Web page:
A motorcycle helmet doesn’t do you much good if it comes off in a crash or fails to absorb the impact and protect your brain. The United States Department of Transportation has created a set of standards designed to set the safe helmets apart from the unsafe. Among those standards, the DOT asks whether hte helmet absorbs a significant amoutn of the impact, whether its shell prevents penetration, and whether the fastening system that holds it on your head stays intact when struck with a significant amount of force.
One important feature of the DOT approved helmets is that they include an expanded polystyrene (EPS) foam liner. If you took this apart, it would look a lot like styrofoam, but it absorbs much more energy. However, it is a non-rseilient liner. This means that after one crash, the EPS liner becomes crushed and will not return to its original form. For this reason, if you have been involved in one motorcycle accident, you should throw away your current helmet and purchase a new one.
The DOT posts results of it’s pass/fail test on the National Highway Transportation and Safety Administration website, here. Only those helmets that meet DOT standards are eligible to place the “DOT Approved” sticker on the back.
One of the surest ways to cause a brain injury in a motorcycle crash is to wear the wrong helmet or no helmet at all. Virginia motorcycle regulations require that everyone on a bike be wearing a helmet. In addition, the driver either be wearing a helmet that provides some sort of eye protection or must have a face shield on the front of his bike.
But this doesn’t mean that you should be strapping on any old helmet. Here are seven things that the National Highway Traffic Safety Administration recommends that you look for in a helmet:
- A Sturdy Chin Strap and Rivets. A helmet with cheap rivets or a loose chin strap can be just as bad as not wearing any helmet at all if you are ejected from your bike in a crash.
- A Heavy Feel. Unsafe helmets tend to weigh less than a pound. Obviously, you don’t want a helmet that will hurt your neck, but the safest helmets are about three pounds. This weight allows them to pack enough padding and protection in.
- Thick Inner Lining. In order to meet the minimum Federal safety standards, a helmet must have an inner liner of about one-inch thick polystyrene foam. Unsafe helmets, by contrast, normally have soft foam padding or no padding at all.
- DOT Sticker. This is a simple way to evaluate the safety of your helmet – if it has a DOT sticker, you can be sure that it meets or exceed FMVSS 218 and provides you a good level of protection.
- Snell or ANSI Labels. These are located on the inside of a helmet to show that the helmet meets the private, non-profit stnadrds of safety from Snell or the American National Standards Institute.
- Design & Style. Unsafe helmets tend to be smaller in diameter and thinner than DOT helmets. Additionally, DOT safety standards do not allow anything to extend more than 2/10 of an inch from the surface of the helmet (such as spikes or other decorations)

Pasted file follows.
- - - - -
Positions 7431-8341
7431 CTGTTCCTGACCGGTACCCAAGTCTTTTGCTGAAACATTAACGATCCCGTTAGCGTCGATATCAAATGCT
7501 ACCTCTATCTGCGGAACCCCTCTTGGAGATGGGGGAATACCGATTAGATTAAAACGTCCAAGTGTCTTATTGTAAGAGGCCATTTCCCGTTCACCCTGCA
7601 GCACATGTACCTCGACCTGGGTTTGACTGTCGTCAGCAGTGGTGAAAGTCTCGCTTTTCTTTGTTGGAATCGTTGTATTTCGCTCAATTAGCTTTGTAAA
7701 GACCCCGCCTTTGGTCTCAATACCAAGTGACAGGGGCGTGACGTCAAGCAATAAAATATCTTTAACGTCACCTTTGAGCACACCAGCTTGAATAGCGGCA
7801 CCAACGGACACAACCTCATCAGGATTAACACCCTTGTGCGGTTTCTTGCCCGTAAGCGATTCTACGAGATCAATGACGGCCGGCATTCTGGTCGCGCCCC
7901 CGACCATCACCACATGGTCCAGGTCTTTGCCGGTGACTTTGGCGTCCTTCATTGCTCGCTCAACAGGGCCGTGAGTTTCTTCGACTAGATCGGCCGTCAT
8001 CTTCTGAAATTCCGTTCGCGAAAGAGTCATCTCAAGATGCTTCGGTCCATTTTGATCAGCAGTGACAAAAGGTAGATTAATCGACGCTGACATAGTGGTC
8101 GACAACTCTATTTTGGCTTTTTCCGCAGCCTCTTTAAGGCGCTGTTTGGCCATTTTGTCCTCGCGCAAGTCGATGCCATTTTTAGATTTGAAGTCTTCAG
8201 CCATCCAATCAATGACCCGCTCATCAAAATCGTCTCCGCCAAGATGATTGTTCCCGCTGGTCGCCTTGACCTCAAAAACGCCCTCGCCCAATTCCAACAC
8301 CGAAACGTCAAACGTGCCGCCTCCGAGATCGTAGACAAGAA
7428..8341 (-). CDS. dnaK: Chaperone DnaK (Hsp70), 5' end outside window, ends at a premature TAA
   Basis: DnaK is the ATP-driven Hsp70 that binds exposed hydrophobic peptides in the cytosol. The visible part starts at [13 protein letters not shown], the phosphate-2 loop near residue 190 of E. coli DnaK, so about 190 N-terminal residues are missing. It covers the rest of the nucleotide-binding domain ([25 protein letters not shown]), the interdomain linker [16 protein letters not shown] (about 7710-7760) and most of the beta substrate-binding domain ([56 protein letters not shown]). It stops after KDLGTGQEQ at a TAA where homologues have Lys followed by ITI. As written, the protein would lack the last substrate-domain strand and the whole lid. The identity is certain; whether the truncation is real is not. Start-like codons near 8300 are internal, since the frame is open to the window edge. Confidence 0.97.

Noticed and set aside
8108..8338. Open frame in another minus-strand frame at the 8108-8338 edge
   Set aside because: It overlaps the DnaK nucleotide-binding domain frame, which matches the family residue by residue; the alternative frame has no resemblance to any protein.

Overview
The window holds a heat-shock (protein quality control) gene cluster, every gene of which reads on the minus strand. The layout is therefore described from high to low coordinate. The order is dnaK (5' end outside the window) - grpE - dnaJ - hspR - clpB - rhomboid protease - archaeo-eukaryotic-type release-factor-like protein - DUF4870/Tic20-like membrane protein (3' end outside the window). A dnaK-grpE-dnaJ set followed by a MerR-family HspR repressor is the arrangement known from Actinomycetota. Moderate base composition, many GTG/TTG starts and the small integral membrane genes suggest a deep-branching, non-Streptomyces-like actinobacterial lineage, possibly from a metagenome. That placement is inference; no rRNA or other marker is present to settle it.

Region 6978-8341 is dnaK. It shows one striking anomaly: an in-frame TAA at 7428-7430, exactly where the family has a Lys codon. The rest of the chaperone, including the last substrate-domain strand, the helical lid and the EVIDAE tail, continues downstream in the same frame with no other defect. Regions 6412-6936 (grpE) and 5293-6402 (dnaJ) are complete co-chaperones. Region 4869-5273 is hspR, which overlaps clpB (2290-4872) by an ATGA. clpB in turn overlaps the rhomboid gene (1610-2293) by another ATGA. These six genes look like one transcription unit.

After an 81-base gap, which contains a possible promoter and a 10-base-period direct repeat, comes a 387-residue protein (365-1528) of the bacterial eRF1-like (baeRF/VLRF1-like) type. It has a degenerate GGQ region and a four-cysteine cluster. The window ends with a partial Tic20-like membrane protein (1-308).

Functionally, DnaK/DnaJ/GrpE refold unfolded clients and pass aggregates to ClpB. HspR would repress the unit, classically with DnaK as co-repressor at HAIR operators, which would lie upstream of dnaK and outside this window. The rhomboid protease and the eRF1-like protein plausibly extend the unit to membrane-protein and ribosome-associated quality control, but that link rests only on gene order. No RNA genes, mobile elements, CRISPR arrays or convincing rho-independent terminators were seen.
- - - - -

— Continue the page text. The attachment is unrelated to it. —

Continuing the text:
- Manufacturer’s Labeling. FMVSS 218 requires that manufacturers place a lable on or inside the helmet stating the manufacturer’s name, model, size, month and year of manufacture, construction material and owner’s information. Helmets without this labeling typically do not meet Federal safety standards.
After increasing for 11 years straight, motorcyclist fatalities have dropped for the first time in 2009. While motorcyclists make up only 6 percent of motor vehicles on America’s roads, motorcyclist fatalities made up 13 percent of the total traffic fatalities in 2009. Many of these fatalities can be chalked up to drinking and riding. In fact, statistics show that the percentage of per se intoxicated motorcycle riders in fatal crashes (29 percent) is greater than the percentage of per se intoxicated drivers of passenger cars (23 percent), light trucks (23 percent) or large trucks (two percent). That’s why the motorcycle accident attorneys at the Law Offices of David L. Marks is urging all Virginia motorcyclists to always ride smart and sober.
Statistics show that it is extremely dangerous to drive any vehicle while impaired, especially a motorcycle, which requires a great deal of balance and coordination.
Far too many people die or suffer debilitating injuries as a result of impaired riding, particularly among middle-aged riders and baby boomers. In 2009, of all age groups, motorcycle riders between 40 to 49 years old had the highest rates of alcohol involvement in fatal motorcycle crashes.
In Virginia, it is illegal per se (in and of itself) to drive with a Blood Alcohol Concentration (BAC) level of .08 or higher. Still, about 1,250 motorcycle riders killed in traffic crashes across the nation in 2009 were over that limit. According to research performed by the National Highway Traffic Safety Administration (NHTSA), thirty percent all motorcycle riders who died in traffic crashes in 2009 had BAC levels of .08 or higher. Research shows that even lower levels of alcohol can have a negative effect on a motorcycle rider’s ability to ride safely. In 2009, an additional 7 percent of motorcycle riders who had alcohol levels of BAC .01 to .07 also died in traffic crashes. Alcohol in any amount can have a dramatic effect on a motorcyclist’s abilities to maintain control of their bikes.
No one should ever get that late-night phone call from police telling him or her that their loved one has died due to impaired riding. People do things they regret when they’re drunk, but riding a motorcycle should never be one of them. Additional information about motorcycle safety can be found on the NHTSA website.